Also, don’t limit yourself to the questions you already see in the SERPs – Google is adding new featured snippets all the time! Maybe there are other questions out there that no-one has given a good answer to yet. Use tools such as Answer the Public, talk to people within your business and find out what questions might be pertinent to your customer base.
The key to gaining a featured snippet is toeing the line between writing content that is comprehensive enough to rank well and creating clear, concise answers to search queries.
Featured snippets are always taken from pages that are ranking on page one, so the content on your page needs to be good quality and provide value to search users so that you rank well. However, it also needs to include self-contained, concise answers to questions, which Google can identify and pull for snippets and PAA.
One way to achieve this is by creating one long piece of text that answers multiple questions. Have a list of questions you want the text to answer and use clear < h2 > subheadings to separate the different sections. You can even use the questions themselves as subheadings, if appropriate.
Alternatively, you could give a simple, concise introduction that could be used as a featured snippet and take a deeper dive into the topic in the rest of the content. This works better for complex topics that require a dedicated post or article with in-depth explanation.
Either way, structure is key. Make sure you have clear sections and markup your text properly with < p > and < h > tags, as well as proper markup for lists and tables where appropriate.
In terms of overall word count, there’s no hard and fast rule. Looking at content for one of Kumo’s clients, Willshee’s, that has achieved featured snippets, there is a big variation. For example, there is an article on disposing of garden waste in a skip of 540 words, another on landlords’ waste responsibilities with 750 words, and an interactive recycling map with accompanying text that was 2877 words. You’re just aiming to make the best resource possible for answering the search query (or queries!). All of these pages saw a significant upturn in traffic once they had won a featured snippet.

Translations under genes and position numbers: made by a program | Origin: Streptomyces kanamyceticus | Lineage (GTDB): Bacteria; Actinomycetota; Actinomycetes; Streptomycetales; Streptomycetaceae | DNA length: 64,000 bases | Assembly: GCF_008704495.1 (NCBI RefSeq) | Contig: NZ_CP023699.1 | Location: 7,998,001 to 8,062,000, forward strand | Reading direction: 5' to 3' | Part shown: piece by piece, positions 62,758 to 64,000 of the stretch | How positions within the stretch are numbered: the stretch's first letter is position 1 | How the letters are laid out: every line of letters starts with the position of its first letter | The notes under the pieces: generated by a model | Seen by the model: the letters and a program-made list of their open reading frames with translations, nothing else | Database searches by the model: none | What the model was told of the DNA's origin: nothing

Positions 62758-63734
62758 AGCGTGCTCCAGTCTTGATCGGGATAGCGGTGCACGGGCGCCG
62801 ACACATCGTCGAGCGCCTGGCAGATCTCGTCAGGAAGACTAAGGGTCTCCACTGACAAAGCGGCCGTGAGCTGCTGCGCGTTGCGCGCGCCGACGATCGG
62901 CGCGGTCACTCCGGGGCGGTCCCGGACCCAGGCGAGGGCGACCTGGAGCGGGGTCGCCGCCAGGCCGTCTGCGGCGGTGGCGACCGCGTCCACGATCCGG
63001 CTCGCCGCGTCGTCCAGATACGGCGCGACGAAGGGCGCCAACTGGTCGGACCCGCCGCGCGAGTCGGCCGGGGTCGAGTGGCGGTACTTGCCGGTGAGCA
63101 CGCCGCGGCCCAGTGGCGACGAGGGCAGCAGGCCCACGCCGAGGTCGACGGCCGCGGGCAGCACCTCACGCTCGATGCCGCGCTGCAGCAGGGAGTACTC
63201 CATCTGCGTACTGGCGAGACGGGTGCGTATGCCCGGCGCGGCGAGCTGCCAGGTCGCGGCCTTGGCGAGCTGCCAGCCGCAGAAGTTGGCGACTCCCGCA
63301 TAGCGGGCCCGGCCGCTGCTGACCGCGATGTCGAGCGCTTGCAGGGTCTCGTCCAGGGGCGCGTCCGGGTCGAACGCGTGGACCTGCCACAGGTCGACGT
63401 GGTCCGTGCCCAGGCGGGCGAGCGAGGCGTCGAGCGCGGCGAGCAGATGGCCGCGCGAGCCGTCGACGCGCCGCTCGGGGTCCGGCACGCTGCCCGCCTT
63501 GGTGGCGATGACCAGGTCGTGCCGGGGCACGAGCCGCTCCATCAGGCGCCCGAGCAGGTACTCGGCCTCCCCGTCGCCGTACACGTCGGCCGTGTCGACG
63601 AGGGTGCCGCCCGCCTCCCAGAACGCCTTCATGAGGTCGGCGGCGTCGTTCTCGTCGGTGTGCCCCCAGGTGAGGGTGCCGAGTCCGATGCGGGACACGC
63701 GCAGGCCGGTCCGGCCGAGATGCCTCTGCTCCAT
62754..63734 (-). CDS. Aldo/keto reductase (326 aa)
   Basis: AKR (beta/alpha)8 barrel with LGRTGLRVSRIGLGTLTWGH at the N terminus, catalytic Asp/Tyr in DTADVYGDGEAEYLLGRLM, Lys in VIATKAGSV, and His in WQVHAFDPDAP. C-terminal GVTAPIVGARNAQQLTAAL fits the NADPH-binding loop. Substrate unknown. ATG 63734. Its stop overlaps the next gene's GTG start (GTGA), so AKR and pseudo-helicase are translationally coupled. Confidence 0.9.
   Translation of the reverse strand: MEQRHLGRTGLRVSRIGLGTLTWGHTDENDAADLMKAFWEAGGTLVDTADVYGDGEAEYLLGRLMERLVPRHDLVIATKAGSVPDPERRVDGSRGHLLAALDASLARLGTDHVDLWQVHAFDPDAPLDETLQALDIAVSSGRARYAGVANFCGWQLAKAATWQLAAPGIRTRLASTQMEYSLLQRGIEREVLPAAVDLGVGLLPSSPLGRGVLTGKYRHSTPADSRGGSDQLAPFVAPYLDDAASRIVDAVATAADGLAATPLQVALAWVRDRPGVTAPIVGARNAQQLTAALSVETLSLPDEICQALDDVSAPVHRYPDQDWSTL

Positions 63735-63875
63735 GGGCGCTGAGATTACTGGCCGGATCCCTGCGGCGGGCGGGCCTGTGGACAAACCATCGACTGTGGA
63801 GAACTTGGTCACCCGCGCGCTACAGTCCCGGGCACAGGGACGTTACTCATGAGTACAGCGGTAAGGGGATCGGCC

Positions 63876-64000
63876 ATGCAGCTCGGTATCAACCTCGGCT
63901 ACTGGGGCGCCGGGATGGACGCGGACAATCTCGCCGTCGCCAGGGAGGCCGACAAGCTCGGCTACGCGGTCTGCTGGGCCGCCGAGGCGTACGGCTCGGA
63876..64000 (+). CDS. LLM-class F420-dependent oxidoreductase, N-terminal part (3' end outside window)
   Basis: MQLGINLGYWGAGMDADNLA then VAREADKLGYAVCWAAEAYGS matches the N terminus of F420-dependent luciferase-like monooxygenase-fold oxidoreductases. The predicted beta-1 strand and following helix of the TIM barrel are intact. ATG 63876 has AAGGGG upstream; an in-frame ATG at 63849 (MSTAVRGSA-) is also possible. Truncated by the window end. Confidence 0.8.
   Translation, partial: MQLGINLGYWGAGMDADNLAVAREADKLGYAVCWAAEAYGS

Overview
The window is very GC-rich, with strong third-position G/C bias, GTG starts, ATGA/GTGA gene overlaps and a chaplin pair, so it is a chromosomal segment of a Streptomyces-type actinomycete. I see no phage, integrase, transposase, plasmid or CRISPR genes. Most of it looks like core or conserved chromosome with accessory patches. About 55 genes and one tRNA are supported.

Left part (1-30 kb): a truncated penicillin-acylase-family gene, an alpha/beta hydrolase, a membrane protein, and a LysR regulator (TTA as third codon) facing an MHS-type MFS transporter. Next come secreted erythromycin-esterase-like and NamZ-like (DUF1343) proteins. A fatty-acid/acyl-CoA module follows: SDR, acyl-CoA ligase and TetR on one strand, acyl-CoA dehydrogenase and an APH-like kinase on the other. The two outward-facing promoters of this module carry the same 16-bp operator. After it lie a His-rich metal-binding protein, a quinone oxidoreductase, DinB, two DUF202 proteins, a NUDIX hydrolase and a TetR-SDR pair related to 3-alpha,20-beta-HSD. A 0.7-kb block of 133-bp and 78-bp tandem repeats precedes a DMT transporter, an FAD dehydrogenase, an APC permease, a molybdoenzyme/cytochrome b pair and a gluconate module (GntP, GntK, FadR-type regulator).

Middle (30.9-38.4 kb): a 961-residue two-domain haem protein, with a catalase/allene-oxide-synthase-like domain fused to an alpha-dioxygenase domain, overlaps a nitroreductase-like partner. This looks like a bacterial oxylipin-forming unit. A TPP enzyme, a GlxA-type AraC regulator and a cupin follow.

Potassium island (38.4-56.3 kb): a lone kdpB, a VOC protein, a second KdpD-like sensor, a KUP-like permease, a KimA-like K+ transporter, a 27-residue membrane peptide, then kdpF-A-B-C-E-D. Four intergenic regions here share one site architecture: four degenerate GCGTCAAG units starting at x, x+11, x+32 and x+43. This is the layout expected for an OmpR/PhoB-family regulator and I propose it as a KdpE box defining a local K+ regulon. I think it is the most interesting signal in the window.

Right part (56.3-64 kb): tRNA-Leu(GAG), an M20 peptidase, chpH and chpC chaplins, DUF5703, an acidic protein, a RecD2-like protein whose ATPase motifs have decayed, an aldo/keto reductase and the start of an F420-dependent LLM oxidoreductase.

Content that ends up in featured snippets is simple, clear and easy to understand. Almost everyone uses search engines, but not everyone is an expert in your chosen topic or able to understand complex syntax and jargon.
If you want to check the readability of your text, there are online readability tools that will analyse what you’ve written and provide feedback, such as the readability test tool from WebFX.
If you’re including a list or set of instructions, make sure they are also clear and easy to follow.
Featured snippets and People Also Ask answers can be great for obtaining traffic for your website and should definitely be taken into account as part of your SEO content strategy. However, remember that they are only one element of the inbound content marketing mix – your overall focus should always be on a constant supply of fresh, relevant and quality content for your audience, in whatever form that may take.
Rachel has been working at Kumo since the start of 2018 and is a Search Engine Marketer and Head of Content. She makes sure all Kumo's clients always have fresh, engaging content that helps their websites rank and attract links.
She is also fluent in German, which comes in handy for any German websites that need content and SEO work!